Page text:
Gorilla ogo is a fast-growing brittle seaweed that is native to the Indian and Pacific Ocean. It is popular in Asian cuisine and was introduced for aquaculture to Oʻahu in 1974 in Kāneʻohe Bay and Waikiki. This limu was originally used to produce Agar, a jelly-like substance obtained from proteins in the plant and used as a gelatin or thickener. In the wild with no native predators, this ogo flourished and took over reef flats forming thick large mats that kill coral and other native limu. It is considered a pest and invasive species.
Gorilla ogo is a brittle seaweed with cylindrical branches that grows into thick intertwining mats up to 15 cm (3 inches) thick. It turns yellowish in sunny spots and dark green or brownish in shaded areas. It is often used as a crunchy addition to homemade poke or seaweed salad in Hawai’i. It can also be used to fertilize gardens.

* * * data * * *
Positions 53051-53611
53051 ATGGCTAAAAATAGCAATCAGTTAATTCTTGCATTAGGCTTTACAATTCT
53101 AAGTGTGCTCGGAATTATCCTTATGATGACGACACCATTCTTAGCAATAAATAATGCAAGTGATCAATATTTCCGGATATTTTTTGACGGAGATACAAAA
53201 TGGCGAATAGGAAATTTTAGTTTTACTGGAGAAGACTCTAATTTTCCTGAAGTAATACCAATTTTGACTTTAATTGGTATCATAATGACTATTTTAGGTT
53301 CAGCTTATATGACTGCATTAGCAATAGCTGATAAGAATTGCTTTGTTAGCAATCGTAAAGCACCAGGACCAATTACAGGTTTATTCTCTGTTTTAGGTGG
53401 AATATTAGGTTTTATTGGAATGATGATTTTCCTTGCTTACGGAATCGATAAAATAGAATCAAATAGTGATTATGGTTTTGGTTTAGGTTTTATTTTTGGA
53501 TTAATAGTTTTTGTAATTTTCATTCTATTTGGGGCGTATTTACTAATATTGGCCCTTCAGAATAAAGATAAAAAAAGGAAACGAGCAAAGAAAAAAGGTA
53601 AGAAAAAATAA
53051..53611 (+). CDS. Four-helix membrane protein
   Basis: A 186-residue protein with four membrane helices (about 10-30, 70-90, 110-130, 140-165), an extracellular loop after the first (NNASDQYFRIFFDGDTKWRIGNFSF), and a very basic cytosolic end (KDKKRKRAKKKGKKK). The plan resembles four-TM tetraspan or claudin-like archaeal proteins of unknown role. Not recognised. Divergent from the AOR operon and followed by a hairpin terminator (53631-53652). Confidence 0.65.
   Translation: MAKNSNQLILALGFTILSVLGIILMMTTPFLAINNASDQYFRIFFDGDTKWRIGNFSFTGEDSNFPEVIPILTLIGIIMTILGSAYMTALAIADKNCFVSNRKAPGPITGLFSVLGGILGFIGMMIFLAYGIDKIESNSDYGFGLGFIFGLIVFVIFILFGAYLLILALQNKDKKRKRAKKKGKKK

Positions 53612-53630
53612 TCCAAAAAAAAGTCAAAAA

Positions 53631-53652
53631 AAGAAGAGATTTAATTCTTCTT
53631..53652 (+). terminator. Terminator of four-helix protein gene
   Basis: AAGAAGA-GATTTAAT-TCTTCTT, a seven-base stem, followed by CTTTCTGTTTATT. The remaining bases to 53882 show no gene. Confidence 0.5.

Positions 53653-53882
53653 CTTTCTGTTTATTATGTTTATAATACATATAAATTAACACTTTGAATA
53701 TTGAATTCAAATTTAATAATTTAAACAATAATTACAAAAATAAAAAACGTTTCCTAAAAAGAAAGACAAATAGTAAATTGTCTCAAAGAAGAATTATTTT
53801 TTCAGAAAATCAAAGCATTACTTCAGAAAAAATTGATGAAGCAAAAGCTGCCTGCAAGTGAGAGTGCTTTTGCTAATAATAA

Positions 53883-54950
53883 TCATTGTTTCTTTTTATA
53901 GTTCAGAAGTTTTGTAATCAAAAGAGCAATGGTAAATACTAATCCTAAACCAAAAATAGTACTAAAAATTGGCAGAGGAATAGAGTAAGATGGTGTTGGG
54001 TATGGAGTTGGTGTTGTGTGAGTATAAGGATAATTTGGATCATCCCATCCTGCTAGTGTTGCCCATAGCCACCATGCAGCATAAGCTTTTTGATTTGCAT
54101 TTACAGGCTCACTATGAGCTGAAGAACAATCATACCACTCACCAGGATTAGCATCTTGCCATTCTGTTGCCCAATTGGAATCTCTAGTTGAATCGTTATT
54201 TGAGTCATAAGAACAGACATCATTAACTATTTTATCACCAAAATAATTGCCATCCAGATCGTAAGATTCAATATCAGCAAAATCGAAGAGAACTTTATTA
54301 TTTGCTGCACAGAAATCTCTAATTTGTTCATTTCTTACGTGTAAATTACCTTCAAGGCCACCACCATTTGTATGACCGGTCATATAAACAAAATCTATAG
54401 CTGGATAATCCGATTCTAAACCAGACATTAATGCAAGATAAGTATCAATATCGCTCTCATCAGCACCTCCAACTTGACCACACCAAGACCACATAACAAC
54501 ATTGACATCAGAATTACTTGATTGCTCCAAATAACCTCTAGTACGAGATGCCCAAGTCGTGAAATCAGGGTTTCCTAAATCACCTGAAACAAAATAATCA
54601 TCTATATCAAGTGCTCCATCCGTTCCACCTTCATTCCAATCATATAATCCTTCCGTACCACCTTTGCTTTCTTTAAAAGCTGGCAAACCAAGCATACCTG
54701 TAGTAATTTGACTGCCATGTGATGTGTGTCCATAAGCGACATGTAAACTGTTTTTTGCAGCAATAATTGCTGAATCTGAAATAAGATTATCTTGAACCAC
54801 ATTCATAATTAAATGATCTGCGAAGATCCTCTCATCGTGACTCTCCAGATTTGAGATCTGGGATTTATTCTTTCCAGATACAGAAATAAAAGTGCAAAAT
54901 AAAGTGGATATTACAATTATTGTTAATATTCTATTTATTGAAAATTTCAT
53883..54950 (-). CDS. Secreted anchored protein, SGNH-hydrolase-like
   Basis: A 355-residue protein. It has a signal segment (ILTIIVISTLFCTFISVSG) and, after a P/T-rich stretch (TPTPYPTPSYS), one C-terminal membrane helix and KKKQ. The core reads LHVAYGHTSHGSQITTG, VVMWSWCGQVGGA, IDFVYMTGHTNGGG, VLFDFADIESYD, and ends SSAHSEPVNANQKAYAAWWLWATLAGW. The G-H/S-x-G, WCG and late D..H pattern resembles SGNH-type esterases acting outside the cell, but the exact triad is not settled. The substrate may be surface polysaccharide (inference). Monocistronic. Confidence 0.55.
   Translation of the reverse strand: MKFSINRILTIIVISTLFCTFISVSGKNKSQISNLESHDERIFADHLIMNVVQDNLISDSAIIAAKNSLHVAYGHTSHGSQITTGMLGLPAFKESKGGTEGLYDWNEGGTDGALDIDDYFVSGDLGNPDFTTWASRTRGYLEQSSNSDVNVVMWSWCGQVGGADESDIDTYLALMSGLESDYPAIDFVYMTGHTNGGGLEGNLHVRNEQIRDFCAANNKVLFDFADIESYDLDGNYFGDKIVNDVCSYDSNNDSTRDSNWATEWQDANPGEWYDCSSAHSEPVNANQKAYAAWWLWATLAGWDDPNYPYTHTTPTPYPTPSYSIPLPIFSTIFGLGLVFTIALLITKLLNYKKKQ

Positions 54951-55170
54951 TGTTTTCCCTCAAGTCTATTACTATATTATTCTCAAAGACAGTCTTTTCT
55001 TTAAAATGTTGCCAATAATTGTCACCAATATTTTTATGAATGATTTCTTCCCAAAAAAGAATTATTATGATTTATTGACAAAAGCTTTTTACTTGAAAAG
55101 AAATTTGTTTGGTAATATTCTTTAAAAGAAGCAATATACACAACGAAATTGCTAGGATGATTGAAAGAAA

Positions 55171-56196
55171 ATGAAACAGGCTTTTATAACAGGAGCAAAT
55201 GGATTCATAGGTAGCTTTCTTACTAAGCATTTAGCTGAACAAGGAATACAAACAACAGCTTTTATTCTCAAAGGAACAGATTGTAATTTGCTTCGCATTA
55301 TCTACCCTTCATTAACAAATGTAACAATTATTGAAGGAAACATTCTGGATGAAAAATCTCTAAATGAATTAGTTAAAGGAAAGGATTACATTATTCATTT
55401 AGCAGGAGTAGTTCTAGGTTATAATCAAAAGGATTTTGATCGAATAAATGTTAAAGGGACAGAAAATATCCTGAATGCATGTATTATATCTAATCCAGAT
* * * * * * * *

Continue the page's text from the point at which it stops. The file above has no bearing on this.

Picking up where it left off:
Gorilla ogo typically grows in calm, protected waters such as tide pools and reef flats up to a depth of 4 metres (12 feet). It primarily spreads by fragmentation with pieces of seaweed floating to a new location. It doesn’t have a natural predator and so can spread widely covering corals and rocks. It can inhibit new corals from growing and crowds out native seaweeds. It has been introduced as an aquaculture product in many places around the world becoming a common invasive species.
Fishponds are a traditional method of aquaculture used to grow seaweed, shellfish and fish. Hawaiian fishponds are unique because they are built with rock into especially large walled ponds. Harvesters will construct pens to grow juvenile fish and will remove seaweed mats by hand to maintain a healthy pond.